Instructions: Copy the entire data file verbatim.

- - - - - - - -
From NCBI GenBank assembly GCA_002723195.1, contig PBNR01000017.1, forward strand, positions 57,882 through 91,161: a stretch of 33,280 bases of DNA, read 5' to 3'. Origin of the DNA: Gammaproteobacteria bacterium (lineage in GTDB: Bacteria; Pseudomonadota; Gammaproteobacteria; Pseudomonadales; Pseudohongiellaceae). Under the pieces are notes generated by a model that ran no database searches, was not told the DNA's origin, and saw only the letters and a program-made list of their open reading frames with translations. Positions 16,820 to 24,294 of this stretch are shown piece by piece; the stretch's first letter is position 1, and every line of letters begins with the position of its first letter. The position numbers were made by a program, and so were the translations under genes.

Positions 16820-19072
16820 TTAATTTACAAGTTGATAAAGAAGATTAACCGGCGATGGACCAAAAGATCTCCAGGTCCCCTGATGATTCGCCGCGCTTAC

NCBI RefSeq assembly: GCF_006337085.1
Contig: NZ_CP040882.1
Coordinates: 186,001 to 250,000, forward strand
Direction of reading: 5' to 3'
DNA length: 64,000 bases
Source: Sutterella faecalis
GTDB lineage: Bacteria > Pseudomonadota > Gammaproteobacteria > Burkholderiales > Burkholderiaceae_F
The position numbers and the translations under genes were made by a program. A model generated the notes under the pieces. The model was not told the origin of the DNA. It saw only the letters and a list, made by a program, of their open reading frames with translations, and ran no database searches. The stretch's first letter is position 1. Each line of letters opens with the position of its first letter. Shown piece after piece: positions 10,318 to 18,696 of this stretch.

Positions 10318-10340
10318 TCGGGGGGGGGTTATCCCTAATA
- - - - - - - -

From NCBI GenBank assembly GCA_002723195.1, contig PBNR01000017.1, forward strand, positions 57,882 through 91,161: a stretch of 33,280 bases of DNA, read 5' to 3'. Origin of the DNA: Gammaproteobacteria bacterium (lineage in GTDB: Bacteria; Pseudomonadota; Gammaproteobacteria; Pseudomonadales; Pseudohongiellaceae). Under the pieces are notes generated by a model that ran no database searches, was not told the DNA's origin, and saw only the letters and a program-made list of their open reading frames with translations. Positions 16,820 to 24,294 of this stretch are shown piece by piece; the stretch's first letter is position 1, and every line of letters begins with the position of its first letter. The position numbers were made by a program, and so were the translations under genes.

Positions 16820-19072
16820 TTAATTTACAAGTTGATAAAGAAGATTAACCGGCGATGGACCAAAAGATCTCCAGGTCCCCTGATGATTCGCCGCGCTTAC

NCBI RefSeq assembly: GCF_006337085.1
Contig: NZ_CP040882.1
Coordinates: 186,001 to 250,000, forward strand
Direction of reading: 5' to 3'
DNA length: 64,000 bases
Source: Sutterella faecalis
GTDB lineage: Bacteria > Pseudomonadota > Gammaproteobacteria > Burkholderiales > Burkholderiaceae_F
The position numbers and the translations under genes were made by a program. A model generated the notes under the pieces. The model was not told the origin of the DNA. It saw only the letters and a list, made by a program, of their open reading frames with translations, and ran no database searches. The stretch's first letter is position 1. Each line of letters opens with the position of its first letter. Shown piece after piece: positions 10,318 to 18,696 of this stretch.

Positions 10318-10340
10318 TCGGGGGGGGGTTATCCCTAATA